Lambda NextGen Houston connects LGBT young professionals.
by Megan Smith
So, you’re fresh out of college. You’ve just moved to Houston to accept your first real “adult” job and you’re feeling pretty good about yourself. Soon, you’ll have a ton of new friends and be that in-the-know socialite you’ve always dreamed of being—right? Wrong. Let’s be honest—it’s tough to adjust to being a young LGBT in a brand-new city. In reality, your social life probably consists of binging on Netflix and going to the bars with your one gay friend, praying to be picked up by someone who isn’t a complete creep.
Luckily, there’s a better option—Lambda NextGen Houston, the city’s first and only organization for young LGBT and allied professionals.
During his time as an undergraduate at Texas A&M University, Lambda NextGen founder Alan Prewitt was a self-described “quirky nerdy guy” who was “always involved on campus and in student life.” He came out as gay during his senior year of college, moved to Houston upon graduation, and now works in information technology for an oil and gas company. “So I stuck to my nerd roots,” Prewitt laughs.
But like many young professionals, Prewitt found it hard to meet others in Houston who were on his same level. His coworkers were significantly older, he didn’t enjoy the bar scene, and he didn’t know any other LGBT people in Houston. “When I came to Houston, I knew nothing about the gay community whatsoever,” he says. “I was completely sheltered. I realized quickly that I needed to make my own niche within Houston and figure out how to get involved in the community in my own way.”
After attending numerous young-professionals groups to meet others—including ones that were outside his profession—Prewitt began wondering why there wasn’t a similar group that was LGBT-specific. “I noticed there wasn’t anything for LGBT people, and I thought how odd that of all the young-professionals groups, you would think that [an LGBT group] would be one of the most prominent because it’s typically a very niche demographic,” he says. “A lot of LGBT young professionals are not out at work, so you would think that need would be there.” As he soon found out, others were wondering the same thing.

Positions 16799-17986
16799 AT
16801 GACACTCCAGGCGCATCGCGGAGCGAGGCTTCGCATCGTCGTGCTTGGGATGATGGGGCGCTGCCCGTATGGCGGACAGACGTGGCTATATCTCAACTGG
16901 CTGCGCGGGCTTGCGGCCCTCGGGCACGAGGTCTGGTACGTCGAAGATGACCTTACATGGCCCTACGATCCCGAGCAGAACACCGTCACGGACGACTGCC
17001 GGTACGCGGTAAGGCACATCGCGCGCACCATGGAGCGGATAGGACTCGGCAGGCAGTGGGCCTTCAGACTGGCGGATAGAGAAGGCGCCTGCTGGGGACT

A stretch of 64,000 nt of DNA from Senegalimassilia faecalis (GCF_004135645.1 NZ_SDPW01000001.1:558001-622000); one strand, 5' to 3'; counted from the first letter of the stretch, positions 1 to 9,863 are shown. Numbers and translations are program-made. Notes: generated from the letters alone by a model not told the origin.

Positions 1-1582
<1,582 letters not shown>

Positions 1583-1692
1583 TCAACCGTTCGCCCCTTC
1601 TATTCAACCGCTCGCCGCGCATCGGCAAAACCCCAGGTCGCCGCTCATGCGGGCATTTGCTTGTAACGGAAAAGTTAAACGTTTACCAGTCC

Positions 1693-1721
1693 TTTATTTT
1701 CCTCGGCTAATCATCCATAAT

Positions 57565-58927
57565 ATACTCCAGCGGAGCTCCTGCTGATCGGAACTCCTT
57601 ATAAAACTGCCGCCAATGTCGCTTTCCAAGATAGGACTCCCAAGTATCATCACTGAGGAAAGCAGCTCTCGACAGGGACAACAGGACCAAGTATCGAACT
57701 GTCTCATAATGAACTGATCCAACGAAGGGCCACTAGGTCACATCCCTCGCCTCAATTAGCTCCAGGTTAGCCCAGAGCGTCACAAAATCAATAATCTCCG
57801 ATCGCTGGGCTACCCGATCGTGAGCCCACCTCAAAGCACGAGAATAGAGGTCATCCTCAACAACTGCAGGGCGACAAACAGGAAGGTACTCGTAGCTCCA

Prewitt sat on the idea for about a year before finally taking the advice of one of his college mentors—“If there’s not something that fits you, make it yourself.” Friends were assembled, a Facebook page was created, and Lambda NextGen Houston was born with the goal of having a monthly happy hour for LGBT and allied professionals age 22 to 35 to connect with one another. “Houston is a thriving young-professionals city,” Prewitt says. “They’re everywhere, but they’re not really readily visible. So [a group like this] really provides a bridge for people to meet others who are also in their 20s or 30s, who are new to Houston, new to their careers, maybe networking for new ones, or maybe coming out of school. It really helps them launch into who they are as young adults. It’s kind of a morphing time for everyone. They’re out of college and trying to figure out what their interests are, and they need a place that can help plug them into potential interests that they may not have known about.”
The group’s first happy hour was held in January 2013 at BlackFinn American Grille. About 35 people attended. “It was a good turnout for us,” Prewitt says. “We thought it might only be five. We had no idea what to expect.” He still recognizes some of the faces from those initial happy hours at the events held today—including that of Kyle Santolini, who now serves as the group’s cochair.